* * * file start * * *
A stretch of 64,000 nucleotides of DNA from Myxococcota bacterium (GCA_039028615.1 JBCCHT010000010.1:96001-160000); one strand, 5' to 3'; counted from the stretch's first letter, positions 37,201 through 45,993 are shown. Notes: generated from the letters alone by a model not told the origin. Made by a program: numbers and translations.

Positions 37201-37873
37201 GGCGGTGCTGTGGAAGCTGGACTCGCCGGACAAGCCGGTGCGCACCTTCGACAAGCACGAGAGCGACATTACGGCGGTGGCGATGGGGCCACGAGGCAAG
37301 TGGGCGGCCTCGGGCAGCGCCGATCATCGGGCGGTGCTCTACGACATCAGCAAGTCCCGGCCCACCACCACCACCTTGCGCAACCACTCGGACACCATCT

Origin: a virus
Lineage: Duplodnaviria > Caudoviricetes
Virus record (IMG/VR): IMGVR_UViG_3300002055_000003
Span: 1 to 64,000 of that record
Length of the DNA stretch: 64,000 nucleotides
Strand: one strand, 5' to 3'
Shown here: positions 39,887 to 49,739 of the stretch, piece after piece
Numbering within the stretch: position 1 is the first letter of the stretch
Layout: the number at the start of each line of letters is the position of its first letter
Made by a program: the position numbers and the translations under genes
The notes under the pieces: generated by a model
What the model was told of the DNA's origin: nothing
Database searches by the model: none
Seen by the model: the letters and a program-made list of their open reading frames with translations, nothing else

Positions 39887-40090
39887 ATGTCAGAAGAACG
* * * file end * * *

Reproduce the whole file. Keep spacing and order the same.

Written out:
A stretch of 64,000 nucleotides of DNA from Myxococcota bacterium (GCA_039028615.1 JBCCHT010000010.1:96001-160000); one strand, 5' to 3'; counted from the stretch's first letter, positions 37,201 through 45,993 are shown. Notes: generated from the letters alone by a model not told the origin. Made by a program: numbers and translations.

Positions 37201-37873
37201 GGCGGTGCTGTGGAAGCTGGACTCGCCGGACAAGCCGGTGCGCACCTTCGACAAGCACGAGAGCGACATTACGGCGGTGGCGATGGGGCCACGAGGCAAG
37301 TGGGCGGCCTCGGGCAGCGCCGATCATCGGGCGGTGCTCTACGACATCAGCAAGTCCCGGCCCACCACCACCACCTTGCGCAACCACTCGGACACCATCT

Origin: a virus
Lineage: Duplodnaviria > Caudoviricetes
Virus record (IMG/VR): IMGVR_UViG_3300002055_000003
Span: 1 to 64,000 of that record
Length of the DNA stretch: 64,000 nucleotides
Strand: one strand, 5' to 3'
Shown here: positions 39,887 to 49,739 of the stretch, piece after piece
Numbering within the stretch: position 1 is the first letter of the stretch
Layout: the number at the start of each line of letters is the position of its first letter
Made by a program: the position numbers and the translations under genes
The notes under the pieces: generated by a model
What the model was told of the DNA's origin: nothing
Database searches by the model: none
Seen by the model: the letters and a program-made list of their open reading frames with translations, nothing else

Positions 39887-40090
39887 ATGTCAGAAGAACG